Q. Sings of a Bad or Failing Timing Belt
- Ticking noise coming from the engine. The timing belt is connected by way of a series of pulleys to the engine’s crank and camshaft.
- Engine misfires.
- Engine won’t turn over. The engine will not be able to turn over or ignite if the timing belt has broken inside.
- Oil leaking from in front of the motor
Q. When should you replace your car’s timing belt?
- The old rule was every 100,000 km. As technology has progressed, many manufacturers recommend intervals up to 160,000 km. You should examine what the vehicle’s manufacturer suggests and stay within that range to be safe.
- Engine stops shortly or will not start. Occasionally, timing belts can skip, or break, while the engine is running.
- Rough engine operation. The molded, reinforced teeth on the timing belt engage gears on the crankshaft and camshafts. The teeth can wear or break or the belt can stretch after many tens of thousands of miles, causing the belt to jump position on the crankshaft or camshaft gears as a result. If the belt jump, the engine will run inefficiently and sometimes not at all.
- Banging or clanking engine noise. On some engines, the pistons and valves can collide and there will be noise and damage if the timing belt has jumped. These engine designs are referred to as interference engines. If your car has an interference engine, switching the timing belt according to the maintenance schedule will reduce the chance that a belt failure will cause engine damage.
Q. How it’s done
Engine designs vary so the replacement procedure will also vary, but broadly, the procedure is as follows:
- Detach the battery ground cable.
- Once the engine cools, set the crankshaft to top dead center with the number one piston on the compression stroke. Take out crankshaft pulley.
- Remove all accessories interfering with the removal of the timing belt covers.
- Take out timing belt covers. Lock camshafts, as needed, and note position of camshaft timing marks. Remove timing belt tensioner and idler pulleys. Take out timing belt.
- Do so at this time if you’re planning on replacing the water pump, but first, drain the cooling system. If the engine cooling system thermostat is only accessible with water pump replacement, the thermostat should be replaced as well.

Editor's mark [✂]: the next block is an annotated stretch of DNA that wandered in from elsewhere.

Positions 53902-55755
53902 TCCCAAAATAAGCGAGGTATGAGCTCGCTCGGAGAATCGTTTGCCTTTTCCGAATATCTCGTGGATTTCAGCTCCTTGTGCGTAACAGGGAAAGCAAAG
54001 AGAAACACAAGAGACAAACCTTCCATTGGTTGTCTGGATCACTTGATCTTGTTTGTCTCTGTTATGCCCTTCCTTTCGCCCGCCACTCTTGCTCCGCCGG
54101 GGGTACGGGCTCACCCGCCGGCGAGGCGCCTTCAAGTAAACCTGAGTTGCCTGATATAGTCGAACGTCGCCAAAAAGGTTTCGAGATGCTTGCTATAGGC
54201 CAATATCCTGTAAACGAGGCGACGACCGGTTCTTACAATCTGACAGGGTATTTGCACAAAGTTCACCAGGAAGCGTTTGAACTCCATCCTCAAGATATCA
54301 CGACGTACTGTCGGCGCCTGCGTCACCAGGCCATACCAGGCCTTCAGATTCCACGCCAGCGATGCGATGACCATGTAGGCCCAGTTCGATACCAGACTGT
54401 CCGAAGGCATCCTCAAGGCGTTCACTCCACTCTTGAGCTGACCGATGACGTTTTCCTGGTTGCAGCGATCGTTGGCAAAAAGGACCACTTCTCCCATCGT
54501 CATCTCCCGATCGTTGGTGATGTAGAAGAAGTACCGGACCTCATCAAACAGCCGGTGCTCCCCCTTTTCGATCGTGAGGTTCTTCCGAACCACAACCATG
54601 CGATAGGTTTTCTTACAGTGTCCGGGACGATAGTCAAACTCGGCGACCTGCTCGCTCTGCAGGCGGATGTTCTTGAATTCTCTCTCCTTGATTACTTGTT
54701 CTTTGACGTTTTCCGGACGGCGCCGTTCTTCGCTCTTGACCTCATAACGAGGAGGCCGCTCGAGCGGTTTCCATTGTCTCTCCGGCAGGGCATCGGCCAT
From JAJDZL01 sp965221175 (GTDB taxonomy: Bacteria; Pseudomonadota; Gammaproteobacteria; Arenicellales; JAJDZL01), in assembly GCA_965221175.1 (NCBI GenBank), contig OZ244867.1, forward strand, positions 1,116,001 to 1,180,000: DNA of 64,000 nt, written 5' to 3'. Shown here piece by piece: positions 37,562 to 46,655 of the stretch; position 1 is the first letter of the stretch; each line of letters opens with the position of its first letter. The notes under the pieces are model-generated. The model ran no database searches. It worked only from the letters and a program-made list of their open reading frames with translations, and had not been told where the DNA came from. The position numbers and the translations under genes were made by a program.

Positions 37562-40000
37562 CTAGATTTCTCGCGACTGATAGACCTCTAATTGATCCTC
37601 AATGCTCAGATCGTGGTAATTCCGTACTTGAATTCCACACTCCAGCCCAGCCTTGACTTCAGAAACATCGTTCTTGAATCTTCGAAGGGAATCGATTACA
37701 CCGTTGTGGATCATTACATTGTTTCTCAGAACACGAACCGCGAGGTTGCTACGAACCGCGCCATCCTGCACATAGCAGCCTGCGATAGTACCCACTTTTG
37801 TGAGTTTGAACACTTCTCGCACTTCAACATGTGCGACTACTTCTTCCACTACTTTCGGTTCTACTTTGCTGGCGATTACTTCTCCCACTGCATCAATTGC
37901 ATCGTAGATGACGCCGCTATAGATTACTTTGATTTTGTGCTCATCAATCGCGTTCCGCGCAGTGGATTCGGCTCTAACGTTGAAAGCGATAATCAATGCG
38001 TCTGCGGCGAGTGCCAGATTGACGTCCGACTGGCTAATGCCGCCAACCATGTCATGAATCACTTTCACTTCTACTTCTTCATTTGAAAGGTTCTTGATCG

- Installation of the new timing belt includes all of the above steps, performed in reverse, following strict guidelines to guarantee camshaft and crankshaft (and balancing shaft, if equipped) are in perfect alignment after tensioner has been set.
- The engine crankshaft is turned by hand 720 degrees and the correct position of the timing marks on the crankshaft and the camshafts is ensured upon completion of the installation.
- The vehicle is road tested to check normal operation and a service sticker is affixed to the engine noting the date of belt replacement and the vehicle mileage.
Q. Is it safe to drive with a timing belt problem?
No, if a worn out timing belt to snap while underway, maybe on a highway, it poses risk of complete loss of engine power while surrounded by fast moving vehicles. You can remove the risk of unexpected and sudden timing belt breakage by having it replaced once your vehicle has reached the suggested replacement mileage for the belt. If your engine is of the interference type, it is particularly important to change the belt according to the maintenance schedule since sudden breakage of the timing belt, while the engine is running, will likely cause substantial damage to internal engine components such as the valves and pistons.